Enhancing Customer Engagement
Engaged customers are more likely to redeem their points, which can help in decreasing outstanding liability over the customer lifetime. Effective communication about the program benefits, personalization, and offering attractive redemption options can enhance customer engagement.
Expediting Point Redemption
Encouraging customers to redeem their points sooner can help in reducing the liability. This can be achieved by offering limited-time redemption offers or lowering the number of points required for redemption.
Introduce Points Expiry
Introducing an expiry date for points can also help in managing liability. However, this approach requires careful planning to avoid customer dissatisfaction and should be a long term measure, not a quick fix.
Managing Redemption Costs
Companies can also manage the cost per point by negotiating better deals with their reward partners or by offering rewards that have a lower cost but are still appealing to the customers.
Optimizing Program Structure
Structuring the program to balance the rate of earning points and the rate of redemption can also help manage liability. The structure should be attractive enough to drive sales but should also encourage redemption.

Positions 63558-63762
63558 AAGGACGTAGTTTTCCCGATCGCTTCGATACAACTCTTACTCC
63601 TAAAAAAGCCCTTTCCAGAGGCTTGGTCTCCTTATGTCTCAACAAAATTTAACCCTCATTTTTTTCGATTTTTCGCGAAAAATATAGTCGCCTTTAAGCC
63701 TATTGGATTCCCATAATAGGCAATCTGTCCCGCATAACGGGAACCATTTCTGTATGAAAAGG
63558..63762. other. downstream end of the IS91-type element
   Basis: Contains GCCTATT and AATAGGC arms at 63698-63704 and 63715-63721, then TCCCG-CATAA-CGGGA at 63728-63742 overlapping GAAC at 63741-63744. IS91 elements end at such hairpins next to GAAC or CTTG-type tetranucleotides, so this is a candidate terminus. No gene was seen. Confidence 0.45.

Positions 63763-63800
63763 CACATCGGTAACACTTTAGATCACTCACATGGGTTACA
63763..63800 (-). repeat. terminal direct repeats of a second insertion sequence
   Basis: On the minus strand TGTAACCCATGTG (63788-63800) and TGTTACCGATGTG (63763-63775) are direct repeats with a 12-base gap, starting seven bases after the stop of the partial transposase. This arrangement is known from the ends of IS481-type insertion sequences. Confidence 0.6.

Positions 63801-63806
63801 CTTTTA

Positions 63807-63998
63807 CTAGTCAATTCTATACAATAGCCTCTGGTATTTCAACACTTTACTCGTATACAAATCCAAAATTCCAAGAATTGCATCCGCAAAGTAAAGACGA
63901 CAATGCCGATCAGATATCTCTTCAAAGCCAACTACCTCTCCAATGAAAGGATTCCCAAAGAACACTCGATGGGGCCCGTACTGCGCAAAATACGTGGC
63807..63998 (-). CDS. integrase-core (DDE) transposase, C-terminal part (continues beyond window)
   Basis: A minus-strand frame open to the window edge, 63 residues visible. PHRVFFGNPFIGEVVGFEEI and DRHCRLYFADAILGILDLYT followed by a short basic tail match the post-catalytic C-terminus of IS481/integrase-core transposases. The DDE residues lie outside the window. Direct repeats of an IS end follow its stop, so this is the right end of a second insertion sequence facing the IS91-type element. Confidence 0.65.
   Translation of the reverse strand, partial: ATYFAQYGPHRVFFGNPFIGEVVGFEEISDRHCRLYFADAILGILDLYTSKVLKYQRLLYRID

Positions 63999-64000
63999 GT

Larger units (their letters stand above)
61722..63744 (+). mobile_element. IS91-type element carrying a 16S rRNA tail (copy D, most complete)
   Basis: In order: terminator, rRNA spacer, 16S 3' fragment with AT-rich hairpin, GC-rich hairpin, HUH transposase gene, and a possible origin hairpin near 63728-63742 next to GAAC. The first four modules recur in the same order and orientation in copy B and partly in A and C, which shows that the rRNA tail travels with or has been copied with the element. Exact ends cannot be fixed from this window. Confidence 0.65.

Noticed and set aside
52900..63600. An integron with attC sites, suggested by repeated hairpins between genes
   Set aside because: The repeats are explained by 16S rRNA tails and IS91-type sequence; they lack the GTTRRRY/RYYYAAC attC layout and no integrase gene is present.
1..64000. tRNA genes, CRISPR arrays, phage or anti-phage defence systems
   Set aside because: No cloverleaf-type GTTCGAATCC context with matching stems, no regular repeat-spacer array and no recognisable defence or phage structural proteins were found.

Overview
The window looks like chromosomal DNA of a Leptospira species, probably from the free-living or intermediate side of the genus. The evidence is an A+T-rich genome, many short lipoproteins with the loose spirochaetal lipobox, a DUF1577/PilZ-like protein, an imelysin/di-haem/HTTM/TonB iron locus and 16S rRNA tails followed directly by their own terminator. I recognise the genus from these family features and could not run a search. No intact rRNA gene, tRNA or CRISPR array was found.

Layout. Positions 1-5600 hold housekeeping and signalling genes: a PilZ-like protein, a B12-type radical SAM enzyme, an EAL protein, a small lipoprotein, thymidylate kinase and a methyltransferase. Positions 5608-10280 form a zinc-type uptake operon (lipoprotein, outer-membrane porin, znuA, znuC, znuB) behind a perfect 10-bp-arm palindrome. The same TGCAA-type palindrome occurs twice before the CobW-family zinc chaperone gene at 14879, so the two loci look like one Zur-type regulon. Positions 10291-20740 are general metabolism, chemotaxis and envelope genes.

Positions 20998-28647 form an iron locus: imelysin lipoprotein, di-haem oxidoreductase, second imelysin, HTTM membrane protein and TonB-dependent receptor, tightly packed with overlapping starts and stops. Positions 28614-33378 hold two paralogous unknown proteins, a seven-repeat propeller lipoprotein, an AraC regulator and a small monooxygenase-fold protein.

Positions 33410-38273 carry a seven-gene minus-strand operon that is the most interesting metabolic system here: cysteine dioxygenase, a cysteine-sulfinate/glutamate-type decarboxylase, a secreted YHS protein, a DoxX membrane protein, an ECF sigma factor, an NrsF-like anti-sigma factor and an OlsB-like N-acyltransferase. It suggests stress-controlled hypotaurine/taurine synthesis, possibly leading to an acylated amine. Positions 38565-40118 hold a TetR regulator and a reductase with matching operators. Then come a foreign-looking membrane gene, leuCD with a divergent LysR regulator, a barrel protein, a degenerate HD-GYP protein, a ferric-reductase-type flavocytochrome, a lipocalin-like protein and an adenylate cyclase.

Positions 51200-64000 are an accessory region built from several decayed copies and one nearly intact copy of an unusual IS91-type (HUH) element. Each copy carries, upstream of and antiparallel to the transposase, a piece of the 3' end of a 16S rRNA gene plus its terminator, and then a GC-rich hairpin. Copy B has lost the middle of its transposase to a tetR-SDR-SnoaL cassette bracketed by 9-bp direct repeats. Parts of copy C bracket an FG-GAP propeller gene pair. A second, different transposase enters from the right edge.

Terms Necessary for Navigating the Loyalty Balance Sheet
When dealing with loyalty program liability, there are several key concepts and considerations to be aware of:
Contract liability refers to the obligation of the company to transfer goods or services to a customer for which the company has received consideration (or the amount is due) from the customer. In the context of a loyalty program, when a customer earns points from a transaction, a contract liability is created. This liability is recognized as revenue when the points are redeemed or when they expire.
In loyalty programs, revenue recognition can be complex. Under ASC 606, companies are required to defer a portion of the transaction price allocated to the loyalty points and recognize it as revenue only when the company fulfills the promise to the customer (i.e., when points are redeemed or expired).